Osteoarchaeological evidence for leprosy from western Central Asia

Authors

  • Soren Blau,

    Corresponding author
    1. Department of Archaeology, Flinders University, and Department of Anatomical Sciences, University of Adelaide, Adelaide, South Australia 5005, Australia
    • Department of Anatomical Sciences, Medical School North, University of Adelaide, South Australia 5005, Australia
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  • Vadim Yagodin

    1. Department of Archaeology, Flinders University, and Department of Anatomical Sciences, University of Adelaide, Adelaide, South Australia 5005, Australia
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Abstract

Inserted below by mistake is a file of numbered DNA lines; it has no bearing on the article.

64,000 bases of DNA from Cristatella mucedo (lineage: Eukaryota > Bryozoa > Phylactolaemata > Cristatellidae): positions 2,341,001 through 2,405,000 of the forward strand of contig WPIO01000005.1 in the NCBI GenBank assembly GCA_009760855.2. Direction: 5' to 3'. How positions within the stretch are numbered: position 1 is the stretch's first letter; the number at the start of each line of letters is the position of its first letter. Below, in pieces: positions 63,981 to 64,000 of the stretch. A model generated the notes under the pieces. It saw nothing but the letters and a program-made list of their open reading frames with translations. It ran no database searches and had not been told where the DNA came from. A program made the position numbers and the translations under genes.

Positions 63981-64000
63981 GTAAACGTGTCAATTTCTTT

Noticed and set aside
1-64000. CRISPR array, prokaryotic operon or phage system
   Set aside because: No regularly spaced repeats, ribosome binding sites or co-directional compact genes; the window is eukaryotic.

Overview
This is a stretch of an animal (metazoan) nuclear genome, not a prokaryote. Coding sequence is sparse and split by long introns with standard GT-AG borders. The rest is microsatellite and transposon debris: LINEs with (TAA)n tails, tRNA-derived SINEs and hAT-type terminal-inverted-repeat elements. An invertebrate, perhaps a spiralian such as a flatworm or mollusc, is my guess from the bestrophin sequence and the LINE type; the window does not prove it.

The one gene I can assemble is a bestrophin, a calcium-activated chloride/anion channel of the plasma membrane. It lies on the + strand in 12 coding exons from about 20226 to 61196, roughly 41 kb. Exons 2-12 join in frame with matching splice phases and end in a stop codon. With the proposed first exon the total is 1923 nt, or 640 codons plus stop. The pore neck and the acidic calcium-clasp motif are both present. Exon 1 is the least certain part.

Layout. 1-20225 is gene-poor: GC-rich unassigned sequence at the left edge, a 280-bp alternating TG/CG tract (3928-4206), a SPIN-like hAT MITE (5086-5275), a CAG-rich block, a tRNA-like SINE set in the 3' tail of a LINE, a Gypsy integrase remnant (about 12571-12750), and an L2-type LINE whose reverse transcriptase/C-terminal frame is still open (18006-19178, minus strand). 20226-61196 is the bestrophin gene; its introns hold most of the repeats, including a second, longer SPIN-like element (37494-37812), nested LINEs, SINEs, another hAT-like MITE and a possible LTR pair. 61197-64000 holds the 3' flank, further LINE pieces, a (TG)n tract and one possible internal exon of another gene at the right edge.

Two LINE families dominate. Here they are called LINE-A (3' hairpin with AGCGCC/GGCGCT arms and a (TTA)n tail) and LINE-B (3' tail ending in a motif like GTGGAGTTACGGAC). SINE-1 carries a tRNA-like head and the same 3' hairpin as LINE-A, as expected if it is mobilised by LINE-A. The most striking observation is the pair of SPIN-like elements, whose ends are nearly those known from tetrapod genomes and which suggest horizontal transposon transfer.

Published reports of palaeopathological analyses of skeletal collections from Central Asia are, to date, scarce. During the macroscopic examination of skeletal remains dating to the early first millennium AD from the Ustyurt Plateau, Uzbekistan, diagnostic features suggestive of leprosy were found on one individual from Devkesken 6. This adult female exhibited rhinomaxillary changes indicative of leprosy: resorption of the anterior nasal spine, rounding and widening of the nasal aperture, erosion of the alveolar margin, loss of a maxillary incisor, and inflammatory changes in the hard palate. While it is unclear whether the bones of the hands and the feet from this individual were absent as a result of collection strategy or poor preservation, lesions affecting the tibia and fibula were recorded, and the ways in which they may be related to a diagnosis of leprosy are discussed. This is the first skeletal evidence of leprosy from Central Asia and raises questions not only about the spread of the disease in the past, but also about the living conditions of what traditionally were thought of as nomadic peoples. Am J Phys Anthropol 126:150–158, 2005. © 2004 Wiley-Liss, Inc.

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